2. Laser-sharp eyes

Attention to detail goes way beyond getting dosage instructions right. "Nurses are often the first to pick up on nuances and subtleties that may indicate a change in a patient's status," Fletcher says. It is essential that nurses pass this information on to other members of the patient-care team. "I can't tell you how many times a nurse has detected something that ends up being critical," she emphasizes.

3. Back of steel

Fletcher believes great nurses have a stellar work ethic. It's not just maintaining energy during long shifts. A great example is sterile technique: "If something gets contaminated, a nurse has to speak up even when it means starting all over and taking longer to get the work done." During a typical nursing career, mistakes are going to happen and problems are sometimes unavoidable. "It's about what you do when things go wrong that makes all the difference," Fletcher says.

4. Brain that bends

A flexible attitude can go a long way in a modern nursing environment. Nurses may be called upon to move from one unit to another if a colleague is on vacation or becomes ill. Or, an influx of cases "may require a nurse to work outside his or her comfort zone," Fletcher explains. Those employed in doctor's offices might need to pitch in on patient scheduling or help with administrative paperwork when other staff is unavailable.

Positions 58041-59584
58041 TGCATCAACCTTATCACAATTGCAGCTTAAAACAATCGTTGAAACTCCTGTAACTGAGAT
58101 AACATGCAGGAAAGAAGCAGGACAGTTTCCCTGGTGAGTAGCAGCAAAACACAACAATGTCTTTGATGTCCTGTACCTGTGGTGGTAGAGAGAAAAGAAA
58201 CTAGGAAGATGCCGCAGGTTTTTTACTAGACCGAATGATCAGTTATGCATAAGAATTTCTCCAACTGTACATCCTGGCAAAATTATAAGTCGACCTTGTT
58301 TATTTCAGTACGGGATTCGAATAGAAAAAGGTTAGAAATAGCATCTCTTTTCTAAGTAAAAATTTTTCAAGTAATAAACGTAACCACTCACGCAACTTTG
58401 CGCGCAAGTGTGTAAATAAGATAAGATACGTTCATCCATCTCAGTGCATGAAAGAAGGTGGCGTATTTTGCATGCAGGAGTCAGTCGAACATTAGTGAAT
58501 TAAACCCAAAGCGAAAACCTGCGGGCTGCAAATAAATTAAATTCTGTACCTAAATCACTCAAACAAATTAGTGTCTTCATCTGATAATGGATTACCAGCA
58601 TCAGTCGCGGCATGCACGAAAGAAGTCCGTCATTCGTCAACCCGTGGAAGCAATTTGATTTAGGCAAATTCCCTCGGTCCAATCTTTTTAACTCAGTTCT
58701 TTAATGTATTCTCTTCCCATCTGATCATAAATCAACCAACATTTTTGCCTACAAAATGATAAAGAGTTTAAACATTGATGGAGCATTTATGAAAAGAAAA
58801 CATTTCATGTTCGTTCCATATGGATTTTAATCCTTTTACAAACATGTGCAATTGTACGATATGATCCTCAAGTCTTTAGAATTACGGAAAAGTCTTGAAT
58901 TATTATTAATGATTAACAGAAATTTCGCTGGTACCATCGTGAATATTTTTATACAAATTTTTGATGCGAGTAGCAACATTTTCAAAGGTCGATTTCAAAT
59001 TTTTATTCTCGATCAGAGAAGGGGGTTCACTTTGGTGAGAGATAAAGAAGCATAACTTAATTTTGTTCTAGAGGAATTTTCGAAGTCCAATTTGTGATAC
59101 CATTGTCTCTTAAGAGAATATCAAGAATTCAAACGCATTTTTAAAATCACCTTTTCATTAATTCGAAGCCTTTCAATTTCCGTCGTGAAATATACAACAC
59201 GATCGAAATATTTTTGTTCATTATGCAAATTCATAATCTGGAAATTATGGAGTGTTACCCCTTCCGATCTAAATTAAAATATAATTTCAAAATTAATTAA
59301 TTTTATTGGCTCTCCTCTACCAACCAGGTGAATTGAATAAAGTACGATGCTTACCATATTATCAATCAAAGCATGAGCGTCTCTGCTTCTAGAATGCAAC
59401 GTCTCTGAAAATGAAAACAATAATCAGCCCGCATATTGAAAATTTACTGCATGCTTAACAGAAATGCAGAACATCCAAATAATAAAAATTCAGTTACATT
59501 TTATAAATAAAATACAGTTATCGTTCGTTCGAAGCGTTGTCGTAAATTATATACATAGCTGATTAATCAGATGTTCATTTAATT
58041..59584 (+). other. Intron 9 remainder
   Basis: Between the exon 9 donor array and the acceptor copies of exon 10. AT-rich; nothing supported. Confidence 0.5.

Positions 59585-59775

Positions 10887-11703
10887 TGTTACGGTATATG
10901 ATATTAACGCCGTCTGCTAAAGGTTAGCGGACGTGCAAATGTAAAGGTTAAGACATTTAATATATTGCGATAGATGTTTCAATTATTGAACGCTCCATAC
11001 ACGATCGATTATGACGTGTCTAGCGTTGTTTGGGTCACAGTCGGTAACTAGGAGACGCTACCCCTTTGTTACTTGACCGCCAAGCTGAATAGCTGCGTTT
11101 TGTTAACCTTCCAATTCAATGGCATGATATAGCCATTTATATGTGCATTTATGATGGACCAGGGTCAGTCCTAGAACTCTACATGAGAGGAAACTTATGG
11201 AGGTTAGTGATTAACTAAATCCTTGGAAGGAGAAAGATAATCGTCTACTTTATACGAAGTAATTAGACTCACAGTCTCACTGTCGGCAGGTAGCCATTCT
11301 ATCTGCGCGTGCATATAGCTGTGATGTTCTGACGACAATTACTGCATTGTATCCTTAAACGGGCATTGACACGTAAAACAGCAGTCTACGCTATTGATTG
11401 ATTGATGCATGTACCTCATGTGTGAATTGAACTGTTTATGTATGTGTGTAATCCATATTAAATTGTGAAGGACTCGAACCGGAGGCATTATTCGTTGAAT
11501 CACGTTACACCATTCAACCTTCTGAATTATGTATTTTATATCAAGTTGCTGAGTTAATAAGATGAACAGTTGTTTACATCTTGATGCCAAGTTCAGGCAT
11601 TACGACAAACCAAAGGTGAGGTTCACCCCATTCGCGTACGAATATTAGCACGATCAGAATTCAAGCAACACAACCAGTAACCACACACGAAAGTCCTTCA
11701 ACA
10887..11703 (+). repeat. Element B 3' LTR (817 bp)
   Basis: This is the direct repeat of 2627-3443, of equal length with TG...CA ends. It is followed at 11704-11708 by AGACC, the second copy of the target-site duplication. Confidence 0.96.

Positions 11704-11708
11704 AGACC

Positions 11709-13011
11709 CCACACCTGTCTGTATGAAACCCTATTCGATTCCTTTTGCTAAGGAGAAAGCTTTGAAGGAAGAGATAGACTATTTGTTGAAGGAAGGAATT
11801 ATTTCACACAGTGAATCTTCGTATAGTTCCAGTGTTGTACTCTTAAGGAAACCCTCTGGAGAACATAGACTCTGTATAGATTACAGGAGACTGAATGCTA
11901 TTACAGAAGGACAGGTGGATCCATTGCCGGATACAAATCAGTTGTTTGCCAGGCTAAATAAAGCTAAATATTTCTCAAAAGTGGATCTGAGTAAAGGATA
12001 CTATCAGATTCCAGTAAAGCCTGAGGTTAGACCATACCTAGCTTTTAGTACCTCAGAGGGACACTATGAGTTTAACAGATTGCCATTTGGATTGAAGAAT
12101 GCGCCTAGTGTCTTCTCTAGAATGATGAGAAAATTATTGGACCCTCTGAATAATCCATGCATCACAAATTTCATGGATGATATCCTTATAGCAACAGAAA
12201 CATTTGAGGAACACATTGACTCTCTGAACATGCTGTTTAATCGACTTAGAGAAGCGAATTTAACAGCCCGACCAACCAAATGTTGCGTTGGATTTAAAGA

5. Aura of professionalism

It's important to maintain coolness during health crises and aplomb during emotional outbursts, Fletcher believes. Nurses must also pursue excellence through continuing medical education (CME) coursework. After earning a nursing degree, many nurses are required to complete 30 hours of CME every two years and maintain other certifications such as advanced cardiac life support. Professionalism is so important that the National Council of State Boards of Nursing embarked on a five-year program of study in 2010 to help newly trained nurses transition into successful practitioners.

Launching your nursing career

The BLS explains there are three main educational paths for nurses: the bachelor's of science in nursing (BSN), associate degree in nursing (ADN), and the diploma. While there are hundreds of registered nursing programs that provide a BSN or ADN nursing degree, the BLS cautions that there are relatively few diploma programs.

RNs with a BSN degree may have career opportunities in administration, research, management consulting, and teaching, according to the BLS. These nurses may supervise licensed vocational nurses who have associate degrees. Individuals with diplomas may be able to obtain entry-level nursing positions and receive tuition assistance from their employers to complete higher-level training, the BLS advises.

Regardless of where an individual starts in his or her nursing degree program, the field can be gratifying and exhilarating for those who have the essential characteristics of compassion, attention to detail, work ethic, flexibility and professionalism.

Bureau of Economic Analysis
Bureau of Labor Statistics - Registered Nurses
Bureau of Labor Statistics - Registered Nurses, May 2013 Wages